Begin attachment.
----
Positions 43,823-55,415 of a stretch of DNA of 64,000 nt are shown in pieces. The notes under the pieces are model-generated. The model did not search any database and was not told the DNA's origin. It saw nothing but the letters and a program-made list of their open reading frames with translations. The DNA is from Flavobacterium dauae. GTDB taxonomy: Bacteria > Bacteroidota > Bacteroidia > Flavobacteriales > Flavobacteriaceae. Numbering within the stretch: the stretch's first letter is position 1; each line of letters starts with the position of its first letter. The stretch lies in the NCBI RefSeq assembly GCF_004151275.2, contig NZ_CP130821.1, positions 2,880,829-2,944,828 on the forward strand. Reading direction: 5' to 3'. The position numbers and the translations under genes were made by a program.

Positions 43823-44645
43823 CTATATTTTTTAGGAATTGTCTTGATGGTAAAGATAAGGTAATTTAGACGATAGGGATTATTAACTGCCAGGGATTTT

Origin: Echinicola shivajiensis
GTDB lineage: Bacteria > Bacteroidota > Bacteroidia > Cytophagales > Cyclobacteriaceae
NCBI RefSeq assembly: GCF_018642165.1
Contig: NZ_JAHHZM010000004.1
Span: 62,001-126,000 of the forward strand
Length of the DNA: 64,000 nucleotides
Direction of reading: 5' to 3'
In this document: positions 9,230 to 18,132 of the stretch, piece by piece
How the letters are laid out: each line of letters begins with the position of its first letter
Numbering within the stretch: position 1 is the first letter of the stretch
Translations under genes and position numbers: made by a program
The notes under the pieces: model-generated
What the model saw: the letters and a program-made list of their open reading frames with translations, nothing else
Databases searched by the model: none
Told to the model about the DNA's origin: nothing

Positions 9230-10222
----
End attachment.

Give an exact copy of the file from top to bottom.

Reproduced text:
Positions 43,823-55,415 of a stretch of DNA of 64,000 nt are shown in pieces. The notes under the pieces are model-generated. The model did not search any database and was not told the DNA's origin. It saw nothing but the letters and a program-made list of their open reading frames with translations. The DNA is from Flavobacterium dauae. GTDB taxonomy: Bacteria > Bacteroidota > Bacteroidia > Flavobacteriales > Flavobacteriaceae. Numbering within the stretch: the stretch's first letter is position 1; each line of letters starts with the position of its first letter. The stretch lies in the NCBI RefSeq assembly GCF_004151275.2, contig NZ_CP130821.1, positions 2,880,829-2,944,828 on the forward strand. Reading direction: 5' to 3'. The position numbers and the translations under genes were made by a program.

Positions 43823-44645
43823 CTATATTTTTTAGGAATTGTCTTGATGGTAAAGATAAGGTAATTTAGACGATAGGGATTATTAACTGCCAGGGATTTT

Origin: Echinicola shivajiensis
GTDB lineage: Bacteria > Bacteroidota > Bacteroidia > Cytophagales > Cyclobacteriaceae
NCBI RefSeq assembly: GCF_018642165.1
Contig: NZ_JAHHZM010000004.1
Span: 62,001-126,000 of the forward strand
Length of the DNA: 64,000 nucleotides
Direction of reading: 5' to 3'
In this document: positions 9,230 to 18,132 of the stretch, piece by piece
How the letters are laid out: each line of letters begins with the position of its first letter
Numbering within the stretch: position 1 is the first letter of the stretch
Translations under genes and position numbers: made by a program
The notes under the pieces: model-generated
What the model saw: the letters and a program-made list of their open reading frames with translations, nothing else
Databases searched by the model: none
Told to the model about the DNA's origin: nothing

Positions 9230-10222